Pilgrim Nuclear Power Station will close at the end of this week, and its closing will mark the end of an era for many employees and nuclear watchdogs. The plant has been continuously running since the late 1980s, and was first built nearly 50 years ago, in 1972.
Its final day, Friday May 31st, is predicted to be a quiet one - the plant has been only 40% operational since the beginning of May, after equipment malfunctions, and because the day marks the last day of employment for about half of the plant's nearly 600-person staff, the company will be keeping fanfare to a minimum. Watchdogs like Mary Lampert have said they won't be present to celebrate at the gates out of respect for employees as well.
"It is an emotional time, it’s sad to see a lot of these people either retiring, changing careers, these are your friends and family basically, you spend more time at work than with your family when things are going on at the plant," Entergy spokesman Pat O'Brien said.
The actual shutting down of the plant's reactor will take 5 hours at an undisclosed period of time on Friday. It will involve placing control rods, essentially a cross-shaped structure made of boron, in between the generator's nuclear fuel rods to stop nuclear reactions from happening. Over the course of the following ten days, the reactor will be defueled as the rods are moved into a cooling pool, and eventually into dry cask storage.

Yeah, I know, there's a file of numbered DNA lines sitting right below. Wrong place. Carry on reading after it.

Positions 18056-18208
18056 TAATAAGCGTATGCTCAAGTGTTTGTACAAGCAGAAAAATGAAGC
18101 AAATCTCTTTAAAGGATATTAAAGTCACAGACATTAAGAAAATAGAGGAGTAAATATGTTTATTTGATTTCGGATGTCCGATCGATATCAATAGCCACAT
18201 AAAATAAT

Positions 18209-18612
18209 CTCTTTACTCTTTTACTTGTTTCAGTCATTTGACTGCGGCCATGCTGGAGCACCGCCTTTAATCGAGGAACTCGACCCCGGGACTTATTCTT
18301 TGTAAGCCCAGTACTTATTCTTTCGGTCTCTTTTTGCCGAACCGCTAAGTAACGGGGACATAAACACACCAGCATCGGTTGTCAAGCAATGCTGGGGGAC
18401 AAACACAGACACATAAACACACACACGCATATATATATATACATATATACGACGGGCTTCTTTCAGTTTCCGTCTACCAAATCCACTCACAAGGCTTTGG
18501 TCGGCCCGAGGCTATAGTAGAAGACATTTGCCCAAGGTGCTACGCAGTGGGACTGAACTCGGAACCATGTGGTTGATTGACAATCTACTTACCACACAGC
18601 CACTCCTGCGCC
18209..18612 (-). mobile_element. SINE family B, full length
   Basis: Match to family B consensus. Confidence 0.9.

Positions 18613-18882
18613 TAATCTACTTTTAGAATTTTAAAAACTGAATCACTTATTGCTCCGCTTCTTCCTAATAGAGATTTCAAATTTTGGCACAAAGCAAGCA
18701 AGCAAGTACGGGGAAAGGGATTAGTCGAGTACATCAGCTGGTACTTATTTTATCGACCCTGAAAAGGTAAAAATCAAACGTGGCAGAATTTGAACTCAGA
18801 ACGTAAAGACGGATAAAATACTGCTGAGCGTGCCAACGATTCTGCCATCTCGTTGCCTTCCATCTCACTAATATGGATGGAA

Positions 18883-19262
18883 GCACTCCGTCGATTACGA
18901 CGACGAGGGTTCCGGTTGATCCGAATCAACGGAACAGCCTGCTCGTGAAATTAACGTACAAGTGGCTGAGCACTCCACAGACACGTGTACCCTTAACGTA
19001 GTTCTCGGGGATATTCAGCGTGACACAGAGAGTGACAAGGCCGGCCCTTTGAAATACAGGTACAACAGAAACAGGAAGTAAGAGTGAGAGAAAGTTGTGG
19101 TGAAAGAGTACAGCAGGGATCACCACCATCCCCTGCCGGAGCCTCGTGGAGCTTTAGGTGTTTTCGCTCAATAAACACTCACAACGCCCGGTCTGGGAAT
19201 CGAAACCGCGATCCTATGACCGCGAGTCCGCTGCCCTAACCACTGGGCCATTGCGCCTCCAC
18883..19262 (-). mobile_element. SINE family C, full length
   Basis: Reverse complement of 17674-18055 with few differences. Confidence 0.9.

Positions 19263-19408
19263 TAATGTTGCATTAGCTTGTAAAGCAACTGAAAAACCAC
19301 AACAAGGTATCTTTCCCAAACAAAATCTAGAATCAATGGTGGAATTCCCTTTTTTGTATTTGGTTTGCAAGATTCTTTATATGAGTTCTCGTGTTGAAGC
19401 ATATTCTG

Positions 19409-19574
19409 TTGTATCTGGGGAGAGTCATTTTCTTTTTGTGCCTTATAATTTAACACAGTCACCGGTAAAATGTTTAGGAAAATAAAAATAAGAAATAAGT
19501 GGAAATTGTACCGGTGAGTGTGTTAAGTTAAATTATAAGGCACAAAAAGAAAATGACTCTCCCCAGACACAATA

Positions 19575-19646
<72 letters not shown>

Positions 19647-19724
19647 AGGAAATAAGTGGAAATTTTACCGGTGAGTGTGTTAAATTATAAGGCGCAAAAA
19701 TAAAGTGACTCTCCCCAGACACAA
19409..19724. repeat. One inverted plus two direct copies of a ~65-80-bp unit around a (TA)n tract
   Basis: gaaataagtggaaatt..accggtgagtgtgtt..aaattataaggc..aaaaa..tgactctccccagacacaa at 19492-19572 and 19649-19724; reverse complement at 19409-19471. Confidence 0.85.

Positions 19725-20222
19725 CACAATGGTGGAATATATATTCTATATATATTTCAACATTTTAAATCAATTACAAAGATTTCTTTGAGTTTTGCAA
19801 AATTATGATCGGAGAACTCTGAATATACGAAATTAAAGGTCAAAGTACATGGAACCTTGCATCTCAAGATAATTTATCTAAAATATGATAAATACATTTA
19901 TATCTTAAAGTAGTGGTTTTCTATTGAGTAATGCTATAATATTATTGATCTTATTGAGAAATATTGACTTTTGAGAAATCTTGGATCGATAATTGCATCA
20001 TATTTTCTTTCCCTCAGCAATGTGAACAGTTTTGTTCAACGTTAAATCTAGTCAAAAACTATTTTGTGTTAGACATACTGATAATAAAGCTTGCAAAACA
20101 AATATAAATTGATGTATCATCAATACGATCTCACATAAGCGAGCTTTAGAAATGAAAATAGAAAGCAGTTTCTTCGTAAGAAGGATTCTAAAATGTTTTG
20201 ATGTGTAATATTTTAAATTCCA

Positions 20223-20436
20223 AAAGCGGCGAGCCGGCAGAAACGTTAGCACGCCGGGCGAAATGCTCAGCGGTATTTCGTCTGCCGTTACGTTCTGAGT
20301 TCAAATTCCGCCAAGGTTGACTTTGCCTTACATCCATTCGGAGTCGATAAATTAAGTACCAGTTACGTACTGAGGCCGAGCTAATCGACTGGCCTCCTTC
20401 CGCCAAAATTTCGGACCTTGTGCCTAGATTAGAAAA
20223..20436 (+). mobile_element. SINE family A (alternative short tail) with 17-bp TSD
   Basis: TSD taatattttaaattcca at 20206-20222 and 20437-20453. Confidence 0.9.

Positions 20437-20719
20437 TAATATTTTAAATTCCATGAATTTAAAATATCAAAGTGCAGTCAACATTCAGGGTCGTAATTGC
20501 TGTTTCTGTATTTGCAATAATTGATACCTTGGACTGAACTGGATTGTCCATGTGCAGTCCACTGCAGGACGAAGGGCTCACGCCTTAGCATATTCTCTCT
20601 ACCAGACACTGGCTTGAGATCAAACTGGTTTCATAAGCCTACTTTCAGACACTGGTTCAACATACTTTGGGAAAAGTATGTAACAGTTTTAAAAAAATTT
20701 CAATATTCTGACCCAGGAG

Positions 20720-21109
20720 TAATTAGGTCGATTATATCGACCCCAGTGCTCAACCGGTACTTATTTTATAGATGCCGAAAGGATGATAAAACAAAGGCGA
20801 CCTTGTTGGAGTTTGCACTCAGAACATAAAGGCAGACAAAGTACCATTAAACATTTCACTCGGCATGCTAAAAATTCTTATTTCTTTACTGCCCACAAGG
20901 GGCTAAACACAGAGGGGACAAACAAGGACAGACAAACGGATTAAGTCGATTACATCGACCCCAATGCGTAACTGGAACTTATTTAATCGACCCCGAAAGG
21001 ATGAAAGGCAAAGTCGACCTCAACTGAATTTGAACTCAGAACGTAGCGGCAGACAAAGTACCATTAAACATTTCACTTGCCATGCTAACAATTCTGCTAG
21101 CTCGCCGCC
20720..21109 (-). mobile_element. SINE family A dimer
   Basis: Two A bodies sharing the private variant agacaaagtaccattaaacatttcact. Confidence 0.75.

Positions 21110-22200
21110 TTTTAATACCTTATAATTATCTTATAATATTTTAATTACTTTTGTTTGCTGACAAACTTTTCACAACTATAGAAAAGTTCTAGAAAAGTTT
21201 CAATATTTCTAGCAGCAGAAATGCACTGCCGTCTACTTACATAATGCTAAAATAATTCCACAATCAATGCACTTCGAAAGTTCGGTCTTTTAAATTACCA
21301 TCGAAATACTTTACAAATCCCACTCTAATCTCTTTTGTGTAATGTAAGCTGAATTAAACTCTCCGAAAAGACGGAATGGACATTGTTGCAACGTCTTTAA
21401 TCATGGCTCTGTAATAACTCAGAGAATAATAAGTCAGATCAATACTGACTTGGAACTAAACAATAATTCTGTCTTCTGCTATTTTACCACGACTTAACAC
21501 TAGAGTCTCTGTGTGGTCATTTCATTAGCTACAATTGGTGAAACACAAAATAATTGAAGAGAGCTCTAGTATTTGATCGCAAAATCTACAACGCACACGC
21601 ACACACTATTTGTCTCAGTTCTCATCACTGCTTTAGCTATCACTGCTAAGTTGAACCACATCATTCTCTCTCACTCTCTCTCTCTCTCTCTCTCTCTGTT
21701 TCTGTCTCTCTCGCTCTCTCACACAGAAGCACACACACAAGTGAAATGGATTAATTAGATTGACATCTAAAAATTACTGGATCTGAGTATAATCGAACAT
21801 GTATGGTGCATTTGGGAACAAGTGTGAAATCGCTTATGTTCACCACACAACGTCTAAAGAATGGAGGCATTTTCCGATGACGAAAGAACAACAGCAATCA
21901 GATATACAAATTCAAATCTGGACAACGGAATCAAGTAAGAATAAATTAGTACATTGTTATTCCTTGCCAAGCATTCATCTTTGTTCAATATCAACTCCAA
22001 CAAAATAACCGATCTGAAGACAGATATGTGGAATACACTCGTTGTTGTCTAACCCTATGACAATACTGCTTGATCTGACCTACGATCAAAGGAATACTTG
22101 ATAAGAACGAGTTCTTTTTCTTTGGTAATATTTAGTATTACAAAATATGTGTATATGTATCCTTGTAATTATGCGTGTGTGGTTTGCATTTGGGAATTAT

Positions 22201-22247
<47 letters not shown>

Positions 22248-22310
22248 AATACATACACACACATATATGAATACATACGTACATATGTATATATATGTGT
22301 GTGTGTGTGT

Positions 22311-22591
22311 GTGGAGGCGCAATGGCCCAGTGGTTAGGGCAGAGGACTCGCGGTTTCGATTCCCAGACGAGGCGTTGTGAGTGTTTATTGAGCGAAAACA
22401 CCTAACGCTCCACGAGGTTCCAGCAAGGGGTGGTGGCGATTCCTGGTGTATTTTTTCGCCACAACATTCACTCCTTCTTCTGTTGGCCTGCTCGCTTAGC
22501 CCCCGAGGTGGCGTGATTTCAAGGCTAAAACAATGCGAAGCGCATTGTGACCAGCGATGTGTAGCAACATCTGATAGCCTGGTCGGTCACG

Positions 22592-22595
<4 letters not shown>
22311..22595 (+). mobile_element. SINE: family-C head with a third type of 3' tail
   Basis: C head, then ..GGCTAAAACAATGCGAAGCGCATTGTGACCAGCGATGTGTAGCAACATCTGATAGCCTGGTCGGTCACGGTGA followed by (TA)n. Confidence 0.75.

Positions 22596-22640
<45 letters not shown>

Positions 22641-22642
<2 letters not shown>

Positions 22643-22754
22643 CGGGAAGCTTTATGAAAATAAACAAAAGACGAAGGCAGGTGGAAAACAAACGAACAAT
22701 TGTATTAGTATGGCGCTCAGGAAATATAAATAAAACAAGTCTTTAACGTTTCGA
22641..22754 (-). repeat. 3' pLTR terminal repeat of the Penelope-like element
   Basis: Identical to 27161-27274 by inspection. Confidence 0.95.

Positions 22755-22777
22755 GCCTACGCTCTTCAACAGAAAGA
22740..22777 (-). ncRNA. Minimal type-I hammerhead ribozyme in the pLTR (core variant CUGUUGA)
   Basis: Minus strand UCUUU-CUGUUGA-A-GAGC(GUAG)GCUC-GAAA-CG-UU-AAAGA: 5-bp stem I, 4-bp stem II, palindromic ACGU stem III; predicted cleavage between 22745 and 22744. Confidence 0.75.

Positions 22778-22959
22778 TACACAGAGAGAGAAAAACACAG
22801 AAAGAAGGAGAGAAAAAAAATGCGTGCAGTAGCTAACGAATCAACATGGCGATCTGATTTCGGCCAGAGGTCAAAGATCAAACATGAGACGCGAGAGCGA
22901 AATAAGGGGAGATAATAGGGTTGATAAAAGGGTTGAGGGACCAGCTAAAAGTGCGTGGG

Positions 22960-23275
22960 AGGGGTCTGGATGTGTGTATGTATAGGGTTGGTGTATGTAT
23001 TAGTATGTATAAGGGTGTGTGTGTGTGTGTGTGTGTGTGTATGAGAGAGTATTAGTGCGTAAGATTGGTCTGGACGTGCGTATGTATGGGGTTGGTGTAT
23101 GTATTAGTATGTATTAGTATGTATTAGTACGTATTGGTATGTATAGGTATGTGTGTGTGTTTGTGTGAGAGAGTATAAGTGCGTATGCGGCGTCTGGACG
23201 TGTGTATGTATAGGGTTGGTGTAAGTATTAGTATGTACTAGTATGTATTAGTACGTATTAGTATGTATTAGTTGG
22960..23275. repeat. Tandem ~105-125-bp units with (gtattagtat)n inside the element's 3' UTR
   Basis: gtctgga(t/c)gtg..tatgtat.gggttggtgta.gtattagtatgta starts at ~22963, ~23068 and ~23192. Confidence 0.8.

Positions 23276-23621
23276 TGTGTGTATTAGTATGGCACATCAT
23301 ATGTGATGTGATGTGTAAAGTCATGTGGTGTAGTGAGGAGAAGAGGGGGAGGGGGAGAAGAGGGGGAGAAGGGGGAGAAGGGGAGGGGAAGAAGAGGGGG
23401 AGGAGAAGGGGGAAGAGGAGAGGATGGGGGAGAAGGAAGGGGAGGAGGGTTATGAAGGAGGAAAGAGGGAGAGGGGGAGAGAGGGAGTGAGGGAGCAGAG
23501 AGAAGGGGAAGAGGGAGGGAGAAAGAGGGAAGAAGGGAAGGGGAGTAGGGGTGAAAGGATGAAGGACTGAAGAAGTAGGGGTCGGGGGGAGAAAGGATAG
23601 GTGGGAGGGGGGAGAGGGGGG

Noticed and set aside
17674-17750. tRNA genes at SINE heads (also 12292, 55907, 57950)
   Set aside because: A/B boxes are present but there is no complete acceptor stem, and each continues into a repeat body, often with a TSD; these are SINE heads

As the plant decommissions, there are many issues on the horizon - for one, Entergy is looking to sell the plant to another company, Holtec, to decommission it. That transaction is yet to be approved by the federal Nuclear Regulatory Commission. There is also no official final resting spot for the spent nuclear fuel rods, which could potentially sit on the edge of Cape Cod Bay for decades. Lastly, watchdogs like Mary Lampert will still be keeping a close eye on the plant as the hundreds of fuel rods are moved into dry cask storage, a process that will take a little under a year.